Unions matter. Unionized workers in entry-level positions, such as janitors or CNAs, earn more and have benefits. Many people in these positions have neither the desire nor the ability to move into a more advanced position. Rather than assuming that everyone wants to engage in lifelong learning, we need policies to ensure that everyone who works should earn a decent wage and have health benefits as well as opportunities to pursue advancement. Unions are our single best bet for making this happen. For those who do choose to advance, some union locals have negotiated upgrade training into their contracts.
Evidence from the Cape Cod Hospital program and the AFSCME District 1199C Training and Upgrading Fund suggests that because union training programs are negotiated directly with employers, they may have an edge over other intermediaries with weaker knowledge of, or leverage on, employers. The long jump from teller to customer service representative is not surprising, given that banking is almost entirely nonunion.
Mapping matters. Career ladders are not always linear. Cape Cod Hospital, Shoreline, and the Connections project provide employees and students with guidance on exactly what it takes to get from one point to another in a career ladder. This is especially critical when that ladder involves moving from company to company as in the printing industry.
Family situation matters. Career ladders aren't for everyone. In almost every interview, we were told that for many women it is hard enough to manage full-time work and family responsibilities, let alone fit in a continuing education. Recent research by Kathryn Edin and Laura Lein indicates that single mothers making an adequate wage will forgo further time investments in training in order to spend time at home with their children.
Findings from the New Hope welfare-to-work demonstration project in Milwaukee bear this out. (See Gordon L. Berlin, "Welfare That Works," page 70). Low-income workers chose time with families over more training or schooling. However, the availability of subsidy also matters and can offset this tension. Cape Cod Hospital's experience suggests that participation in education programs increases when at least some of it is on company time. But perhaps even more important, according to Nancy Mills, national work force coordinator at the AFL-CIO, is that people are willing to enroll in continuing education only when the connections to a better job and higher pay are guaranteed.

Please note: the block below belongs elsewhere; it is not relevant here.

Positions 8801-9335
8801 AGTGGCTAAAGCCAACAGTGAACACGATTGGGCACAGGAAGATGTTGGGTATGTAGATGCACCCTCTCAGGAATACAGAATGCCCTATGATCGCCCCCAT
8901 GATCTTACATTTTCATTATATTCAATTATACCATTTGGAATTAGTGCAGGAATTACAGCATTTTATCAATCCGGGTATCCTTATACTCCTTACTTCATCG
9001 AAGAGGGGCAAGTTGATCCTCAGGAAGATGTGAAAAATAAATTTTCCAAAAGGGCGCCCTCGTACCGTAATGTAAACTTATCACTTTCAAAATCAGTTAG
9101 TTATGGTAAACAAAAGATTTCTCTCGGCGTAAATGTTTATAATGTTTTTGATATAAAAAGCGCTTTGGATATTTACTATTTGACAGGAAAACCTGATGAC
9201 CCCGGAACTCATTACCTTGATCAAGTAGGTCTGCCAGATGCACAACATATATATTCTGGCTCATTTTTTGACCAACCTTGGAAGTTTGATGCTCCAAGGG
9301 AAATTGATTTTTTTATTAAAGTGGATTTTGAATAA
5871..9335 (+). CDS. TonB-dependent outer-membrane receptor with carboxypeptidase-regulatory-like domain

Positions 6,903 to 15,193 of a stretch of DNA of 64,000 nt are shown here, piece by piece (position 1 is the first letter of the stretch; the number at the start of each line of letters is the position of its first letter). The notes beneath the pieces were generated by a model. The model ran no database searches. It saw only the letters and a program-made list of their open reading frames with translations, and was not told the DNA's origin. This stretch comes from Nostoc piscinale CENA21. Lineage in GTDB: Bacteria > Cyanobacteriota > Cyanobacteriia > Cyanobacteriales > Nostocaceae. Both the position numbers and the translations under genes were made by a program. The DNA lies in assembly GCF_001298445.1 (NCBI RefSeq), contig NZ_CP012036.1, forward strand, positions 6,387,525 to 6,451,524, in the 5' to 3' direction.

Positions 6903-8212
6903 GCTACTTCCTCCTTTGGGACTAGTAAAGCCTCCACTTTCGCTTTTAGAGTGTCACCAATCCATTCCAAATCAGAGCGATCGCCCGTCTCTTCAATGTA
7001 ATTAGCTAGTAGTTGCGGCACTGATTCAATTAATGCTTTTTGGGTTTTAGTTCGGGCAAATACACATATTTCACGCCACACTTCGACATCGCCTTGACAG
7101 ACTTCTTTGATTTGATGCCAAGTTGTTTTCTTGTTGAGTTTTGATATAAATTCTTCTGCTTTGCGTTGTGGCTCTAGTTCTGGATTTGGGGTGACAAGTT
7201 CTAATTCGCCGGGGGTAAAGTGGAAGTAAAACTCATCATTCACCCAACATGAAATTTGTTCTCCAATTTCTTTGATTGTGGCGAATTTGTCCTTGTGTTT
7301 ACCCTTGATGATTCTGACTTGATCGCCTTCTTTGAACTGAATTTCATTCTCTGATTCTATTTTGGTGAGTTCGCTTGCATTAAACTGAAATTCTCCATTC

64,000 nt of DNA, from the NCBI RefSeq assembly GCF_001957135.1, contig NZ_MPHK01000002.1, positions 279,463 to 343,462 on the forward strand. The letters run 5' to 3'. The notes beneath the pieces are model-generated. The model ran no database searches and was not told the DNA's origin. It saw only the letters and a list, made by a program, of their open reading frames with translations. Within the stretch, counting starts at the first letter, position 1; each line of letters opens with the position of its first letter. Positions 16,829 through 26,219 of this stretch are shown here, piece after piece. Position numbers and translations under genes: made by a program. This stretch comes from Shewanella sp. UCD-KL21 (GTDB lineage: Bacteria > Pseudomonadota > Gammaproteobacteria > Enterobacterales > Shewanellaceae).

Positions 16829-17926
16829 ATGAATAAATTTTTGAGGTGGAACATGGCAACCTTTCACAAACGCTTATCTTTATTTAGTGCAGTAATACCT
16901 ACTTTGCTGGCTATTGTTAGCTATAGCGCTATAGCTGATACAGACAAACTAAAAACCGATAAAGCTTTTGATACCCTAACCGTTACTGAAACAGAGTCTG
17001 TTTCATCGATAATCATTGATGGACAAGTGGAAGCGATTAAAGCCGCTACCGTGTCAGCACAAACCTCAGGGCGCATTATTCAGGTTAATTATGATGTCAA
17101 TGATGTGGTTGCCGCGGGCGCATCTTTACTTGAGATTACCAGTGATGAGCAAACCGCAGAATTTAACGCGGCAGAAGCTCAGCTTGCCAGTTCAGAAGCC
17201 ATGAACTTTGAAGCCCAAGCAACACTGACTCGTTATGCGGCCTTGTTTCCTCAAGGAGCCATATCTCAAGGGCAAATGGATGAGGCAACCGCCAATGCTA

Although some graduates are eager to continue their education while working, others find that the adjustment from not working to going to school, then to employment, is enough of a life change. John Lederer of Shoreline College explains, "When you're dealing with a single parent who has been out of the labor force, going to school is very new, intensive, and stressful. Then they are placed in a job. They have a lot vested in that job. Several students have declined to go back to school right away, telling me that they need to focus on the job if they're going to succeed."
On balance, career ladders are not a magic bullet, but they can be an important part of a national commitment to make work pay. We already know enough, from various experiments, about what works. What is missing is the political will to take full advantage of this approach. u
- The Urban Institute:
- Issue Focus: The Working Poor
- Improving the Upward Mobility of Low-Skill Workers: The Case of the Health Industry
- Welfare Reform and Opportunity in the Low-Wage Labor Market
- See the full list of Making Work Pay links.
- Improving the Upward Mobility of Low-Skill Workers: The Case of the Health Industry